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  • Writer's picturePCF


For most parents, the idea of not being alive to raise your own children is unthinkable. However, as tough as it is to plan for the unimaginable, choosing the right guardian for your children, should something happen to both yourself and your partner, is a must.

Elmien Pols of Private Client Trust, the fiduciary pillar of Private Client Holdings, explains that a legal guardian is the person that you nominate to take care of your children if both parents die before the children turn 18.

So how do you choose the person or people who will raise your children if you are not here to do it yourself?

“Many people naturally turn to a family member, however there are many factors to consider and being related does not always guarantee that you have chosen the correct guardian/s,” warns Pols, who provides a list of things to consider when looking for the right candidates.

“Of course you want someone who will love and care for your children as much as you do, but you also want someone who is responsible – when it comes to their career, work life and their approach to money.”

“Don’t automatically go for a married couple,” cautions Pols. “Although they may seem more stable and equipped to care for your children, remember that divorce happens to the best of couples, and so don’t base your decision on someone’s marriage. If you do choose a married couple, decide ahead of time which person would raise your child in case the couple splits up.”

“Think about your chosen guardians biological children and whether or not your children will fit into the family dynamic?”

“Consider values,” says Pols. “If you want your child to be raised in a certain religion then faith may be important when it comes time to pick a guardian. You also want to take into account your potential guardian’s morals, views on education, and parenting style.”

“Don’t rule out far-flung relatives. Although it may seem too disruptive to move your children to a new town, province or even country – if the best person for the job lives elsewhere, then it will work out fine.”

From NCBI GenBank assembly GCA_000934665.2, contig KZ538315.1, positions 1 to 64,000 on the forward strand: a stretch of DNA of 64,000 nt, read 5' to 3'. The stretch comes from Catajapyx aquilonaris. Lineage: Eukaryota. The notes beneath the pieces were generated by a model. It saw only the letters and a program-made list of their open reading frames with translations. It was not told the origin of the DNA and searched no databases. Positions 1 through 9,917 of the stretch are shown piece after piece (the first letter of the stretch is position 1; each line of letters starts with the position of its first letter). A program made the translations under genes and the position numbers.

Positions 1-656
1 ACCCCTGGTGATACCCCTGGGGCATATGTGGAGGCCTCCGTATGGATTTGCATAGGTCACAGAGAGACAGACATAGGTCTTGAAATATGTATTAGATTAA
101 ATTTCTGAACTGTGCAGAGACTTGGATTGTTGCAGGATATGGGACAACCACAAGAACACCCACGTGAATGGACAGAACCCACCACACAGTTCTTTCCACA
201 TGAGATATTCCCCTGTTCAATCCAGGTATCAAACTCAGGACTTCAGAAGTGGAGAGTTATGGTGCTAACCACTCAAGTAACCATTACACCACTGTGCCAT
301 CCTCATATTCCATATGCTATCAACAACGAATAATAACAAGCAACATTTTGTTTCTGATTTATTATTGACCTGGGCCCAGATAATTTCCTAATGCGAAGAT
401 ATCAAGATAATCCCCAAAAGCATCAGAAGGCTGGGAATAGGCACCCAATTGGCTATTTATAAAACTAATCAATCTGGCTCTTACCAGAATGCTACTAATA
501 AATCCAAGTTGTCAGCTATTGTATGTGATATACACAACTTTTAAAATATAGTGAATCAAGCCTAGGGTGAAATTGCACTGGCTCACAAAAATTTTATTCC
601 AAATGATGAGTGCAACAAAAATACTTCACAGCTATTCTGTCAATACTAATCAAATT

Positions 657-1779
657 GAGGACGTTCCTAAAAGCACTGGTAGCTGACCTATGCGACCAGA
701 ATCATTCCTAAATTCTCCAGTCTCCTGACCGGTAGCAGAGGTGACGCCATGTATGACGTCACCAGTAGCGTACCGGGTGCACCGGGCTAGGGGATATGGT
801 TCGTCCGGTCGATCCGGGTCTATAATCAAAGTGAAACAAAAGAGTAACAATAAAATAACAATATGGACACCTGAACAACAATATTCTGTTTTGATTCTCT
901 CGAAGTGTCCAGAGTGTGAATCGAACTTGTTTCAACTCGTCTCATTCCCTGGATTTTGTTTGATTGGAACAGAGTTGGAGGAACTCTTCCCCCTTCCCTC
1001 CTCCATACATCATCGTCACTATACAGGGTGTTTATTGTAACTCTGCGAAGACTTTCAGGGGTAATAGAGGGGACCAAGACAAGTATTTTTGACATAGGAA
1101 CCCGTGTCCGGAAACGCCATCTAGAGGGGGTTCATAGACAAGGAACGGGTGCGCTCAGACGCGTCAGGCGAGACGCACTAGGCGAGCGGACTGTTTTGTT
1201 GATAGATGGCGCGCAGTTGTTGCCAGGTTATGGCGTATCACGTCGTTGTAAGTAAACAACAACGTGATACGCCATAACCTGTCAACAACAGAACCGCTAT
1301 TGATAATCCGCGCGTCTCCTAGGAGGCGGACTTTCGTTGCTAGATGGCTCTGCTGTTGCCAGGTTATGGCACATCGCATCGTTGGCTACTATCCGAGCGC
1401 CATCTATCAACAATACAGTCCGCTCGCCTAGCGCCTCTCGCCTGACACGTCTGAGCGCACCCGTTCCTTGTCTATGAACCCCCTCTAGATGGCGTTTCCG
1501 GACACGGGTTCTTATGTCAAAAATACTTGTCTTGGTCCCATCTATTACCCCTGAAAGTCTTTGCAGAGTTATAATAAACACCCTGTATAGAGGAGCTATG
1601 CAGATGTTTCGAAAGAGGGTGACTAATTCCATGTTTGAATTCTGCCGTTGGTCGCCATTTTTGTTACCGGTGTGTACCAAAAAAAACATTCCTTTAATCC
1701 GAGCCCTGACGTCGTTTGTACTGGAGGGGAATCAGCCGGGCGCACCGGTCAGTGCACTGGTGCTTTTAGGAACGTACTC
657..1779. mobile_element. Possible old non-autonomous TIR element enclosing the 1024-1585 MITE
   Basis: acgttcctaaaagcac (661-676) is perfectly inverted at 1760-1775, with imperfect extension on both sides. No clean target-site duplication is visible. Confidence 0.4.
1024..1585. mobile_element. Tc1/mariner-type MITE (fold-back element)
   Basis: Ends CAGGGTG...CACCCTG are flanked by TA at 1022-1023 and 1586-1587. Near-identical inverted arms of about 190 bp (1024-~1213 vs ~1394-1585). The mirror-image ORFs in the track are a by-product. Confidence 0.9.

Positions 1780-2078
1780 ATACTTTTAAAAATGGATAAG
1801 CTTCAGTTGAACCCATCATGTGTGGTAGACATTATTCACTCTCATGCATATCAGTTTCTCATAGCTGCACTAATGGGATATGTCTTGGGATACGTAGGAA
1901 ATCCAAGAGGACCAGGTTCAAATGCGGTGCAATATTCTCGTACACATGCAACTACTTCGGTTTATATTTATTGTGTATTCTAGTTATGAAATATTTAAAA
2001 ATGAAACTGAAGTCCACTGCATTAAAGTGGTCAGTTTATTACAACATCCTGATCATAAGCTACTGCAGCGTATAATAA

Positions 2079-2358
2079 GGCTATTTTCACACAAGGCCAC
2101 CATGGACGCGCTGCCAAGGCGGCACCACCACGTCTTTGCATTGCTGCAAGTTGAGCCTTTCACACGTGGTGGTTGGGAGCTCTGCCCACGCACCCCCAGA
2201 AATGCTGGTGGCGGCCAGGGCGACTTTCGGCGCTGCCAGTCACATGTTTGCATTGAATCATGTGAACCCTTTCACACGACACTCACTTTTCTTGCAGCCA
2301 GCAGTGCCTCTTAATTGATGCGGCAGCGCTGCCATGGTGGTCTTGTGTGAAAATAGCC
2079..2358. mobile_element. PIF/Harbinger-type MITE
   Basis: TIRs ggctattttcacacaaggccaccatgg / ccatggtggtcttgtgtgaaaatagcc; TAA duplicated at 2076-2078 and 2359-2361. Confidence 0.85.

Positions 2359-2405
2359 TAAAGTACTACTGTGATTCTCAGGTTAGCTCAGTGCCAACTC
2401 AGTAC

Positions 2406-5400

“Take the age and health of your potential candidate into account. Whilst you may be convinced that your parents are the perfect choice, they may be too old to run around after your children or handle the demands of a teen,” advises Pols, who says that it is interesting to note – but possibly a bit disruptive for your children - that you can designate a guardian for a specific length of time (for example until a child turns 13) and designate another until the child turns 18.

“Always consider finances and household factors. For example - does your potential guardian own their own home and have a good job? It is also important to choose guardians that won’t ostracise your children from the rest of their family - cousins, grandparents etc.”

“And finally, it is a good idea is to split the tasks. For example, get another family member or grandparent to handle and oversee the finances for your children and their inheritance.”

Pols warns that failing to pick a guardian means that the courts will choose one for you — and it may not be the person you think is best.

“So as tough as it is to ponder the idea of leaving your children in someone else’s hands, it is an essential consideration that you have to make. If you follow the advise above and have open conversations with your potential candidates you will be able to rest easy knowing that if something happens to you your children will be well looked after,” concludes Pols.

For more advice on guardianship contact Private Client Trust on 021 671 1220.


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